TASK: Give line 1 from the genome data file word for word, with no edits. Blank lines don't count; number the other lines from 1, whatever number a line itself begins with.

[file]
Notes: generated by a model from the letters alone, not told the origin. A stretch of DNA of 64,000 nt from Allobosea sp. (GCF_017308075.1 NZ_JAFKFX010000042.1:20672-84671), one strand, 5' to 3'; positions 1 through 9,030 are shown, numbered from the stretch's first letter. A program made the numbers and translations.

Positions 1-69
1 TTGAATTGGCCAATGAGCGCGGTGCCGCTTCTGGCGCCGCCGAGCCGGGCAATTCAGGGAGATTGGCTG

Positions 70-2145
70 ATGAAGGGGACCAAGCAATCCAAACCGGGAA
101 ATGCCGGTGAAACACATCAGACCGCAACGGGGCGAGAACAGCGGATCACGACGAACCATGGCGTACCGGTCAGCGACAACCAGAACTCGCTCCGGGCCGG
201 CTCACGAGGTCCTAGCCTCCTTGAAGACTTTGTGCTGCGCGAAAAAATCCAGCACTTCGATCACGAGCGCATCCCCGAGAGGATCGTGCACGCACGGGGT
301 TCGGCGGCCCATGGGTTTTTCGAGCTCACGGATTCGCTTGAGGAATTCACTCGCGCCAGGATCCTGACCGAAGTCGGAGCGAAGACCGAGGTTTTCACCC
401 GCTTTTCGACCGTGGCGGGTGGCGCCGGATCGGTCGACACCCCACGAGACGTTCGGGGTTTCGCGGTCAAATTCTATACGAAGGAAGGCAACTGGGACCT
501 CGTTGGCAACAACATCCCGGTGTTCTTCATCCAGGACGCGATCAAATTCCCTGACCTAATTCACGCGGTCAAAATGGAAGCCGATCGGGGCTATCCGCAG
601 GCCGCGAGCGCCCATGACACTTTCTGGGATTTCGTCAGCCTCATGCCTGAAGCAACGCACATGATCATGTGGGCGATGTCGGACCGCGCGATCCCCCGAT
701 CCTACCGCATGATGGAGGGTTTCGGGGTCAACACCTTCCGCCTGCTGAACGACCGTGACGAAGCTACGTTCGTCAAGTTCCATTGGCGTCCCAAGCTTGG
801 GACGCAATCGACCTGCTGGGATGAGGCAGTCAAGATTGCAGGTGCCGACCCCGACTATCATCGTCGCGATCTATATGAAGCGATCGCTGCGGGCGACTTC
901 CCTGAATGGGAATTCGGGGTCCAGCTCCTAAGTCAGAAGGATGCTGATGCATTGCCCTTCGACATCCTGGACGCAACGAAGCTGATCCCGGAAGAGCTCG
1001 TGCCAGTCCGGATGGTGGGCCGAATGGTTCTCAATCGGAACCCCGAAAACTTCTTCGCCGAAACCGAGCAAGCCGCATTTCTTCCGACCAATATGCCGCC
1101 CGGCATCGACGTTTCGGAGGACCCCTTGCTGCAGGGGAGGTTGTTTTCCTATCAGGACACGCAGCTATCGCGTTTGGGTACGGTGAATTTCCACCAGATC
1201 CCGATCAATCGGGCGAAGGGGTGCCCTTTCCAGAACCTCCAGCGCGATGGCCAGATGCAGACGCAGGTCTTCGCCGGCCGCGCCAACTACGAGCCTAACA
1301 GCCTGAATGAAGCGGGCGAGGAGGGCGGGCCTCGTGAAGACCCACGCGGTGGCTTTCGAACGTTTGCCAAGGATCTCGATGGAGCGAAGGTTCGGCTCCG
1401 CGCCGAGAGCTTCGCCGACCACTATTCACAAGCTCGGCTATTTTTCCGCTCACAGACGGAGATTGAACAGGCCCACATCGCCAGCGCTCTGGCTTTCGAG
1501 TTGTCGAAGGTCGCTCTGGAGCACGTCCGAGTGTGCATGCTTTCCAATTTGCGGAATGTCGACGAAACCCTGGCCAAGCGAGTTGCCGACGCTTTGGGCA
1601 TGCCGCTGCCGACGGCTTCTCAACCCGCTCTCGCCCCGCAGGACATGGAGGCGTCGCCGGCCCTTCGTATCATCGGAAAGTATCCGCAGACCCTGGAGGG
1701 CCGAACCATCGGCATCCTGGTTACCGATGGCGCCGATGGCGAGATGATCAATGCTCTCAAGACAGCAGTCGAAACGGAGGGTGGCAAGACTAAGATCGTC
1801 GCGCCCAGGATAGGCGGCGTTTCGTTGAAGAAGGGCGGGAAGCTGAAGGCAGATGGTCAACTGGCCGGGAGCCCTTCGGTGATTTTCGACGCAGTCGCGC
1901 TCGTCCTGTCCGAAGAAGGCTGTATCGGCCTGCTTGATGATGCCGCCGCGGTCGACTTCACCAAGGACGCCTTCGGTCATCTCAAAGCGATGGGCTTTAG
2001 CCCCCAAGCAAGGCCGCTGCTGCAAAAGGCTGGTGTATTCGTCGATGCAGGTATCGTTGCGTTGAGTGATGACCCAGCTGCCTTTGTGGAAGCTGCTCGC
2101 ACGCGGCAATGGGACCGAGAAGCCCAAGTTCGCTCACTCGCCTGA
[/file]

Notes: generated by a model from the letters alone, not told the origin. A stretch of DNA of 64,000 nt from Allobosea sp. (GCF_017308075.1 NZ_JAFKFX010000042.1:20672-84671), one strand, 5' to 3'; positions 1 through 9,030 are shown, numbered from the stretch's first letter. A program made the numbers and translations.